Once, there was a girl called Meg. She was a reader and a collector of fragments – pithy observations, random snippets of stuff. She liked scribbling things down, twisting words about, but she was not a writer.
One day she was driving with her four-year-old daughter and her daughter’s same-aged friend, “E”, in the back. She was driving E home after a sleepover and she started messing about, being silly. Is this where I turn, E? Or the next corner? Wait … are we on the right street? Oh, no! I think we’re lost!
Because everyone knows that four-year-olds love whimsical play. But E rolled his eyes and said, in a world-weary tone, “You know where my house is.”
Meg thought it was a shame for a four-year-old to be world-weary, so she tried again, with this: “Well, I know where it was yesterday, but who’s to say where it will be today?”
She started spinning a story about a house that had legs folded beneath it, a house which got up at night and roamed restlessly through the streets so that the people who lived there never knew where they were going to wake up the next morning.
And while E continued to roll his eyes, she started thinking, Huh. I wonder if that could be a picture book.
So she wrote one. It was 2200 words, an excellent length for a picture book. And she sent it off to a publisher. And got a letter back saying, This is lovely. Here is a readers’ report with some suggestions for revision [hint: fewer words!]. With some changes, we think this might find a place on our list.
And she thought, Huh. That was easy.
She revised it. And revised it again. And eventually the publisher said they loved it but they had decided to change the direction of their list (which Meg could only interpret to mean away from you!) and Meg thought Well, that doesn’t matter. I’ll just send it to another publisher. And she did, and then sent it to another and another and another, and rewrote it as a chapter book and an Aussie Bite and an Aussie Nibble and a shorter picture book and a longer picture book and briefly wondered whether it could be somehow shoe-horned into a YA dystopian. She sent it all over Australia and to the US, amassing a bulging file of rejection letters. Along the way, she received a piece of feedback that would pithily sum up much of her work for years to come:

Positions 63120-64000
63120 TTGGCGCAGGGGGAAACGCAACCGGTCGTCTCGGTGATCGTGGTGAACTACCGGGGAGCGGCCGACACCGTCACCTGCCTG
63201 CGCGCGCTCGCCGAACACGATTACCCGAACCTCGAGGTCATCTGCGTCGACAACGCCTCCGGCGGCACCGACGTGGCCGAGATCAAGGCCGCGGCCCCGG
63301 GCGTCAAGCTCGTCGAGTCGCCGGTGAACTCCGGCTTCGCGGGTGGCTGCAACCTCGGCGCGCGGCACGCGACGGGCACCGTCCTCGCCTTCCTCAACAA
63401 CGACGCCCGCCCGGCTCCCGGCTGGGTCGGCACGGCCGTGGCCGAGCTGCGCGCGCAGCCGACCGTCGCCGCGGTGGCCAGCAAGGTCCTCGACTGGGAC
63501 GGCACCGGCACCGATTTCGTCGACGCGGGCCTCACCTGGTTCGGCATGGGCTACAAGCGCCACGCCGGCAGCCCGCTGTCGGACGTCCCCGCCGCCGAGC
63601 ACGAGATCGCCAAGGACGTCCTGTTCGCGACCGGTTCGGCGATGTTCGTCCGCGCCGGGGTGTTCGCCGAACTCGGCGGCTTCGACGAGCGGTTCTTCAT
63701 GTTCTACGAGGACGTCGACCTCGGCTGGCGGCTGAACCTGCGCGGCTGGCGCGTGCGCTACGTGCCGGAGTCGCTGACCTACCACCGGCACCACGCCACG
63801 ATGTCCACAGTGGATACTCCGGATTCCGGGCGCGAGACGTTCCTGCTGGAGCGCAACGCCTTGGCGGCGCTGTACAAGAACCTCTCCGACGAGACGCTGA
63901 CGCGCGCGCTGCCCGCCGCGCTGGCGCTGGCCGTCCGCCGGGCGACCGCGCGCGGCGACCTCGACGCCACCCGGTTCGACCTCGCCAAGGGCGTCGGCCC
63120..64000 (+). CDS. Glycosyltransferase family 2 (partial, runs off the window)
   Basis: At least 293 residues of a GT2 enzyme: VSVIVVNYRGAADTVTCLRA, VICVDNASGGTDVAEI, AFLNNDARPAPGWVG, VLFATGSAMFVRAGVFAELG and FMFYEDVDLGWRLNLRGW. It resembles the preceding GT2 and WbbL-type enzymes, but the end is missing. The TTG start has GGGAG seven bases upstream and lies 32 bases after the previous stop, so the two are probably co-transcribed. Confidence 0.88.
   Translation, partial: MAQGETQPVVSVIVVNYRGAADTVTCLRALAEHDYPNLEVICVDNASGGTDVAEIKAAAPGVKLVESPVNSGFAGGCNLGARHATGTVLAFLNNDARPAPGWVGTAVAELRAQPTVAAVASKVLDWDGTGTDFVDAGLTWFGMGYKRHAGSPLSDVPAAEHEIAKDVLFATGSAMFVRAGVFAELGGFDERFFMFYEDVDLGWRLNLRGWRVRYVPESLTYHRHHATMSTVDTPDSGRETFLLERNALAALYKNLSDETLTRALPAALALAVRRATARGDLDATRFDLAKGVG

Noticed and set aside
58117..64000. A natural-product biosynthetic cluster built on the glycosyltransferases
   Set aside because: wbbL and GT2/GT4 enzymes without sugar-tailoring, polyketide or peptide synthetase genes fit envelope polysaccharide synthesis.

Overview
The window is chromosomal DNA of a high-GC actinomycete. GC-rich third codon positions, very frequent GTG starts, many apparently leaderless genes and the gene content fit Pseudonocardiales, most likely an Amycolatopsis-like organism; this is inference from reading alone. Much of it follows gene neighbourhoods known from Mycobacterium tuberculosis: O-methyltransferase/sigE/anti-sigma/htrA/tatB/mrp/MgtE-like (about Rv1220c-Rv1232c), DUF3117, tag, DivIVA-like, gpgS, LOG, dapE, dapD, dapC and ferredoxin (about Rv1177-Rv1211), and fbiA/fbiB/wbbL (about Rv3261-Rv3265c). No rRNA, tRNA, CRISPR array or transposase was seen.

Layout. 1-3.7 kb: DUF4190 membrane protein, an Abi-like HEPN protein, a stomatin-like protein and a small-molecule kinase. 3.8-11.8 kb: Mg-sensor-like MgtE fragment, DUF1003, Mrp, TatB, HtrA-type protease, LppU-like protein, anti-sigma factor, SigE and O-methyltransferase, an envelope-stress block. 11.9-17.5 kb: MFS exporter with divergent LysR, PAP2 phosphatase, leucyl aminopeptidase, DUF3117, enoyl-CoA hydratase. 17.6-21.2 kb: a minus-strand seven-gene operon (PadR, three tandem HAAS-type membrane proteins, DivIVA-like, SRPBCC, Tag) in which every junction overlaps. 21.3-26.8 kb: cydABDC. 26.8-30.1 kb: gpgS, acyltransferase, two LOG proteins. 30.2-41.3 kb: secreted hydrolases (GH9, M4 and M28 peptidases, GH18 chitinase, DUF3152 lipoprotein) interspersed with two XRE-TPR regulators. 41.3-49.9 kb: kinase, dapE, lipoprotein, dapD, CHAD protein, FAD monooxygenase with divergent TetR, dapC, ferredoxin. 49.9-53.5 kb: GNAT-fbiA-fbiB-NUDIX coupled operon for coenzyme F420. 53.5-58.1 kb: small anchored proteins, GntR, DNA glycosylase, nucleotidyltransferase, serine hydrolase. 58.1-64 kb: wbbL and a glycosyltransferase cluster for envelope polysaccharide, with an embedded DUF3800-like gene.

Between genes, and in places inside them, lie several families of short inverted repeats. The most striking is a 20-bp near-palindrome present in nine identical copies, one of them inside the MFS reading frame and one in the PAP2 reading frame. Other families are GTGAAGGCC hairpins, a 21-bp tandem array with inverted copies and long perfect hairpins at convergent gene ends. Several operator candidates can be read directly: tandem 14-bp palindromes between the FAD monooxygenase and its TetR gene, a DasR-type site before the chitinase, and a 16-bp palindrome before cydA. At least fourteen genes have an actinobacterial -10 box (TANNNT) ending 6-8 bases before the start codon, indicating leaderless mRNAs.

Lovely language but can’t something more interesting happen?
Eventually, Meg filed the manuscript in the metaphorical bottom drawer. Oh, well, she thought. It was a learning experience. It had taught her about drafting and about editing; it had taught her not to be precious about the words on the page. These were good lessons to have learned, because by now, she had the writing bug; she kept getting ideas and she kept scribbling them down. Some of them were beginning to look like stories. Eventually, one got published, and then another.
Seven books later, Meg was invited to speak at the CBCA WA’s Book Week Opening Dinner. She was asked to speak about her writing journey, her path to publication. In the course of doing so, she talked about the story that had started it all, and how what was a disappointment at the time had turned into A Valuable Lesson.
Cate Sutherland from Fremantle Press was in the audience. After dinner, she tapped Meg on the shoulder and said, “I want you to send me that manuscript.”
Meg shook her head. “Fremantle Press has already seen it.”
Cate shook her head more firmly. “But I haven’t seen it. Please send it.”
By this time, Meg had some experience working with publishers. She knew she would never win the head-shaking arms-race. She did as she was told.
In September this year, some 14 years after Meg first wrote the first draft and set herself on the long and winding path to becoming a children’s writer, Bella and the Wandering House will be a book.
Sometimes all a story needs is the intervention of the right editor at the right time.
And that is the tale of Meg and the Meandering Manuscript. I do love a happy ending.